Memorial Day Commemoration, Veterans for Peace, Chapter 27, Minneapolis-Saint Paul
Michael Orange, Member since 1991
For the Unknown Enemy
By William Stafford from his book, Every War Has Two Losers
This monument is for the unknown good in our enemies.
Like a picture, their life began to appear:
They gathered at home in the evening and sang.
Above their fields, they saw a new sky.
A holiday came and they carried the baby to the park for a party.
Sunlight surrounded them.
Here we glimpse what our minds long turned away from.
The great mutual blindness darkened that sunlight in the park, and the sky that was new, and the holidays.
This monument says that one afternoon, we stood here letting a part of our minds escape.
They came back, but different.
Enemy: one day we glimpsed your life.
This monument is for you.
Love your Enemy
First observed several years after the end of the Civil War, Memorial Day was originally intended to commemorate soldiers who died during that war. The observance has expanded over time to become a day for remembering all who served in the military. I want to further expand that circle of remembrance to include others who have been poisoned by war: The families and friends who share the soldiers’ sacrifices. The civilian dead, who now account for over 90% of war deaths. And the dead from our internal wars—Native Americans who sought treaty rights; women, minorities, and prisoners who sought civil rights; and workers who sought fair labor rights.
On this Memorial Day, I want to circle back to the holiday’s original intent, which was to honor both Union and Confederate soldiers. It is fitting that we are now commemorating the 150th anniversary of that horrific conflict when fellow countrymen were enemies of each other.
“Love your enemy,” is Jesus’ most challenging teaching, but what did he mean by love? In the early Greek version the Old Testament, the word is agape, which means a more general understanding of and compassion for all of humanity, without pre-conditions.
This is my story of wrestling with this teaching. I did so in stages. In Vietnam, I discovered what the Dalai Lama meant when he spoke of how our enemies can be our best teachers. When I joined the Marines at nineteen, I learned nothing about the North Vietnamese Army other than that the NVA was my sworn enemy. I was expected to hate and expected to kill. At first, I only feared my enemy, then I soon grew to respect him. Let me offer an example.
In the summer of 1969, we went up against the NVA in their strongholds in the Que Son Mountains. Before we helicoptered in, we threw everything short of nuclear weapons at the entire area for more than five hours. But the NVA didn’t retreat. Those who survived that hellish bombardment waited until the second wave of our choppers came in—my wave, and then they attacked and pinned us all down with precision fire that almost brought down our choppers. They wounded one hundred Marines and killed twenty, and we killed ten times that number of them.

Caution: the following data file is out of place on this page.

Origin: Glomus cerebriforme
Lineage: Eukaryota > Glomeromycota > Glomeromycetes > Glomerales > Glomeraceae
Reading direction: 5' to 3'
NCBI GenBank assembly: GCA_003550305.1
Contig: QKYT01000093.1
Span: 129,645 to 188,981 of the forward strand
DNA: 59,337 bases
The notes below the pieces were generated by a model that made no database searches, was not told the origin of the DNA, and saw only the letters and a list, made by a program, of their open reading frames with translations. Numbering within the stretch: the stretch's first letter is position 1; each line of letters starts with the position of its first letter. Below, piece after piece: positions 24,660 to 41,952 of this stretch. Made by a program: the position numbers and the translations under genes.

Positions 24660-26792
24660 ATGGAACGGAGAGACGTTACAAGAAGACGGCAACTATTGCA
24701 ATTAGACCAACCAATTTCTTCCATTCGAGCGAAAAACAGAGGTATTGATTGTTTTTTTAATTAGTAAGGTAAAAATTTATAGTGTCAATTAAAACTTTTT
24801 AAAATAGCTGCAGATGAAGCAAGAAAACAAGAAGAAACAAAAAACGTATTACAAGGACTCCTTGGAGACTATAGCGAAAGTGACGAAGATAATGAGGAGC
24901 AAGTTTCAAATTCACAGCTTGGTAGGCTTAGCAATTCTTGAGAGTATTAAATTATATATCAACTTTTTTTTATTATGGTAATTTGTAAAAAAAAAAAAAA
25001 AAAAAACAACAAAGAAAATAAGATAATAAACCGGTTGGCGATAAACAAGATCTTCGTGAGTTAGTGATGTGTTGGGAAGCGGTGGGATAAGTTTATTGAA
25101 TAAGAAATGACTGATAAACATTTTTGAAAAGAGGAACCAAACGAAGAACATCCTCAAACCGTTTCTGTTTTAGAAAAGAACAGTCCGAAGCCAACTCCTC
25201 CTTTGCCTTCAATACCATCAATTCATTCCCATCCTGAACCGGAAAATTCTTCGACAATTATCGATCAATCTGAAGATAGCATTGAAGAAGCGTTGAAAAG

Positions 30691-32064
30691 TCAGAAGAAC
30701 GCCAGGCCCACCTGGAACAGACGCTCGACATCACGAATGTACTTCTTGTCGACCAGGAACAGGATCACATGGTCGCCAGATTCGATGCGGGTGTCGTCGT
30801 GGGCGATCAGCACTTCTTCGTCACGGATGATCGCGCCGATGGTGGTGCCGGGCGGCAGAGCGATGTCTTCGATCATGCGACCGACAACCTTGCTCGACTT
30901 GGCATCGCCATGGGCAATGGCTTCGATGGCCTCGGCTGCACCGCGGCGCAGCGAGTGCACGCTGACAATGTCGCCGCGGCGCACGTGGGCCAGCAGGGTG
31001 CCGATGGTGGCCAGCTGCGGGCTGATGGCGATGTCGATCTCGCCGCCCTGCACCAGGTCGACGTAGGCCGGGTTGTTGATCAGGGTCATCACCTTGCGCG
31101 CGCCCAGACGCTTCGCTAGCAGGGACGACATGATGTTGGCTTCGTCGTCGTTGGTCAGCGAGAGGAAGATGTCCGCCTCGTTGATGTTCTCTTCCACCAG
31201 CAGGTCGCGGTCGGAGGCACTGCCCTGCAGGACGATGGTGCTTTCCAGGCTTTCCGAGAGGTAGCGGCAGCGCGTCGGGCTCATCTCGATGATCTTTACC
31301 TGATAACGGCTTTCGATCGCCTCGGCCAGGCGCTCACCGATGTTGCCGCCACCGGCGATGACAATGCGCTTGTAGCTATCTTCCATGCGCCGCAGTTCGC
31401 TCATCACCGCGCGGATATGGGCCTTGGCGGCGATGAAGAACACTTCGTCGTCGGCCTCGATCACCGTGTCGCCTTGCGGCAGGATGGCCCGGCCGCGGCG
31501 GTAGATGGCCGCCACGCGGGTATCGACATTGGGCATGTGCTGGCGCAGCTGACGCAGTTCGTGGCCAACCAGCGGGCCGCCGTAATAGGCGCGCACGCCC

I came away with respect for my enemy’s skill, determination, courage, and most importantly, his sacrifice. I even envied his clear sense of purpose as he fought in his country’s civil war. Respect was my first step towards agape; a first step towards understanding my enemy.
Years later, after studying the war and the rationales for my enemy’s motives and tactics, I did make it to the next stage of agape, the understanding stage. The enemy has been a great teacher. I’ve become a veteran for peace.
Over time, battlefield enemies can become friends. North and South united in our country, Japan and Germany are now our close allies, and Vietnam and Russia have become our trading partners. But what about current enemies? How do we foster a general understanding of and compassion for terrorists, religious fundamentalists, insurgents, Al Qaeda? How do we “take the Devil for our countryman,” as James Taylor advises in the haunting song Leon sang so beautifully? (Video: http://www.youtube.com/watch?v=55uWEFoPI4M&feature=share)
What you choose to put into your head matters. A recent survey of attitudes about torture by the American Red Cross revealed that a majority of Americans—59% of teenagers and 51% of adults—thought torture was sometimes justified. If most of us are willing to torture a fellow human being, it’s no surprise we’re willing to wage war on countries that pose no threat to us. As my bumper sticker says, “We’re creating enemies faster than we can kill them.”
I know how terribly hard it is to progress beyond the understanding stage of agape and get to the heart of the matter—having compassion for the whole human condition, even for our enemies. But we must. Gandhi said, “It is easy enough to be friendly to one’s friends. But to befriend the one who regards himself as your enemy is the quintessence of true religion.”
William Stafford, who erected a monument to the “unknown enemy” with his words that I read before, lived in a camp with other conscientious objectors during WW II. Through his actions and his words, he affirmed that it is possible to think independently when fanatics act, and to speak of reconciliation when nations take sides. That he grieved equally for all who war touches is apparent in his poem of three lines called “Memorial.” “In Nagasaki,” he writes, “they have built a little room, dark and soundproof, where you can go in alone and close the door and cry.”
Memorial Day is a time to grapple with the imponderable atrocity that is war and, I will add, to extend compassion for all its victims—and perpetrators. It is a time to be alone, “close the door and cry.” It is a time to contemplate the central challenge of our time—perhaps all time—the teaching from that enlightened rabbi of 2,000 years ago who implored us to “love thy enemy.”